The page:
As country pigs go the Large Blacks are superb. They are true grazing pigs, thriving on grass and respectful of fences. Protected from sunburn by their dark skin and hair they are tolerant of heat and cold and do well even in rugged conditions. Having retained valuable instincts, the sows are naturally careful, dedicated, and able mothers. The boars I’ve seen are friendly and docile.
The brood sow with her litter is becoming such an important factor in the life of our people that world-wide consideration is being given her. One of the most valued of assets on the farm today is the brood sow and the expectancy of her litter. It is therefore necessary that due attention be given this and every other sow in order that she will produce the greatest number of pigs of the best quality the greatest possible length of time.
Establishing the age of farm animals through the appearance of the teeth is no new thing. The old saying, “Do not look a gift horse in the mouth,” is attributed to Saint Jerome, of the fifth century, who used this expression in one of his commentaries. Certainly for generations the appearance, development, and subsequent wear of the teeth has been recognized as a dependable means of judging approximately the age of animals.
I was having an afternoon nap in our bedroom and enjoying a wonderful dream when I felt someone nibbling my ear and blowing warm moist air on my check. I rolled over, expecting to see Andrea, and almost had a heart attack when I opened my eyes to a little brown creature with a flat snout peering at me. My Daughter Zoe was draping a small pig by the hind legs over me and laughing. “Look what Jack gave me,” she said, as she scooped the piglet back up and cradled the little bundle in her arms. I couldn’t figure out what I had done to Jack to make him pull such a dirty trick on me.
In the last 20 or so years we’ve experienced a “Go Green” doctrine throughout our society. Everyone is looking to reduce carbon footprints, recycle and make a better tomorrow. The Somerset County Jail in Madison, Maine is on board with this doctrine. Upon opening of the facility back in 2008-09 we started a three acre garden plot with two goals: provide work for community trustee inmates, and to augment the jails food budget with fresh salad vegetables and potatoes. A reserve corrections officer was hired who had extensive experience with farming in Maine. In 2009, the garden resulted in a small savings to the jails food service budget of $400. This has increased steadily to around $2500 in salad vegetables and $3000 of potatoes from a five acre garden.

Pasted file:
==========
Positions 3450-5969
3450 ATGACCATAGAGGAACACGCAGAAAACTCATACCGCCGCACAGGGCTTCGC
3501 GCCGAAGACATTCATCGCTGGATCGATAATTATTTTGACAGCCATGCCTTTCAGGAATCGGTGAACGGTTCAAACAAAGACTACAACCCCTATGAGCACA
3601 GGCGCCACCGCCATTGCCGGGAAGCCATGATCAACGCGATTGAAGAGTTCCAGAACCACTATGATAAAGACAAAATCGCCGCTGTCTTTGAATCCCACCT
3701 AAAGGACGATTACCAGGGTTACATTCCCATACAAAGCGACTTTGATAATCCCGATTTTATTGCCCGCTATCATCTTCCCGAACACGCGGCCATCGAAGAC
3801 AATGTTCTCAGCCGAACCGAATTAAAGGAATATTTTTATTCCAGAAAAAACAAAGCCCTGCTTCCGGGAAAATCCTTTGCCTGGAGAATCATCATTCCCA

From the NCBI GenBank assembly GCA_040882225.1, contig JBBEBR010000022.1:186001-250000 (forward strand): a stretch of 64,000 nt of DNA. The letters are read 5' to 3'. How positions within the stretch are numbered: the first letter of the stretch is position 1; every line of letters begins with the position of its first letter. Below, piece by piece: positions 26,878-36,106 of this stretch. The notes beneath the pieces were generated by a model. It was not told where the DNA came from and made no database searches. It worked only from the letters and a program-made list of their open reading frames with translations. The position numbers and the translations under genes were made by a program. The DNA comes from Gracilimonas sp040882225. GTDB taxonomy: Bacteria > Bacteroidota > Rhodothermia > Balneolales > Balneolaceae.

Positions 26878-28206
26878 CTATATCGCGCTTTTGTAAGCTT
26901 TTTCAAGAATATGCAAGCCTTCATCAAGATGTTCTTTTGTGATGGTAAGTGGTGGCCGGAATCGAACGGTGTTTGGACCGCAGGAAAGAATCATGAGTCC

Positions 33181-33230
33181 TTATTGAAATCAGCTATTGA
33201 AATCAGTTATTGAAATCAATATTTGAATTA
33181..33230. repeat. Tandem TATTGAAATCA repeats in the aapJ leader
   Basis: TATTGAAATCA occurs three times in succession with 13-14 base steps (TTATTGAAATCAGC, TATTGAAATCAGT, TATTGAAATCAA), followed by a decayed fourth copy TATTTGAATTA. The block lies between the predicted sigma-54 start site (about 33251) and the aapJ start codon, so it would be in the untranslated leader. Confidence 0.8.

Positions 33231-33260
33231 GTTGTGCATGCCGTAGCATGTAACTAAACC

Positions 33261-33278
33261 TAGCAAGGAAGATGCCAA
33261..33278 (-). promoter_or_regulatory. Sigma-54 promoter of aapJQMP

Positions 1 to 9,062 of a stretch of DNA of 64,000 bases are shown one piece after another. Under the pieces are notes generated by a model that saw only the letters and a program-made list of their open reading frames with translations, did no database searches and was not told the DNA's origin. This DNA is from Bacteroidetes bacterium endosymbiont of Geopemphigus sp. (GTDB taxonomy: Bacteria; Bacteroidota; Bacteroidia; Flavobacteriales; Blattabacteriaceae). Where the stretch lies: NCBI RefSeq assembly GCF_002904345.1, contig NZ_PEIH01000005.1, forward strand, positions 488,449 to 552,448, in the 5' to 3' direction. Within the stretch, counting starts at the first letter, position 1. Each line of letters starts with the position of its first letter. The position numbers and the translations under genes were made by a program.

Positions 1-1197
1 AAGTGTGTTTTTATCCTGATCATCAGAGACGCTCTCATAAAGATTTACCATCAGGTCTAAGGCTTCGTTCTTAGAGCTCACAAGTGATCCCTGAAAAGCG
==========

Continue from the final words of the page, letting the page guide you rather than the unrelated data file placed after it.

Mayfield Farm is a small family owned and operated mixed farm situated at 1150 m above sea level on the eastern edge of the Great Dividing Range in northern New South Wales, Australia. Siblings, Sandra and Ian Bannerman, purchased the 350 acre property in October, 2013, and have converted it from a conventionally operated farm to one that is run on organic principles. Additional workers on the farm include Janette, Ian’s wife, and Jessica, Ian’s daughter.
At one time raising hogs was a staple for the American small holder farm. Nicknamed “mortgage lifters” for their ease of raising and profitability, family farms ritually harvested their hogs each year around Thanksgiving. But today the American small holder farm is finding it harder and harder to justify a presence for pigs in their livestock profile. Meet the Meishan Pig. Docile, bordering on sedentary, passive, medium sized, hyper-productive and delicious. The choice of ancient Chinese Emperors of the past may be the right choice of many future American small holder farmers.
On the Anatomy of Thrift is an instructional series Farmrun created with Farmstead Meatsmith. Their principal intention is instruction in the matters of traditional pork processing. In a broader and more honest context, OAT is a deeply philosophical manifesto on the subject of eating animals. Harvest Day is the second in the series, which explores the ‘cheer’ that is prepared on the day of slaughter, and dives deep into the philosophy and psychology of our relationship to animals.
On the Anatomy of Thrift is an instructional series Farmrun created with Farmstead Meatsmith. Their principal intention is instruction in the matters of traditional pork processing. In a broader and more honest context, OAT is a deeply philosophical manifesto on the subject of eating animals. Fat & Salt is the third and final video in the series. It is the conceptual conclusion to the illustrated, narrated story that weaves throughout the entire series, and deals instructionally in the matters of preserving pork.
On the Anatomy of Thrift is an instructional series Farmrun created with Farmstead Meatsmith. Their principal intention is instruction in the matters of traditional pork processing. In a broader and more honest context, OAT is a deeply philosophical manifesto on the subject of eating animals.
Warm barns make for cheery farmers but they are not so good for the animals. Furry farm creatures, especially ruminants, are suited by their natures for temperatures far lower than man finds comfortable. As has been observed widely, farm animals, given the choice, will often spend their time out of doors even at very low temperatures in winter. Animal shelters need only prevent the occupants from being exposed to draft and humidity, for it is these and not the cold, that lead to winter diseases in bird and beast.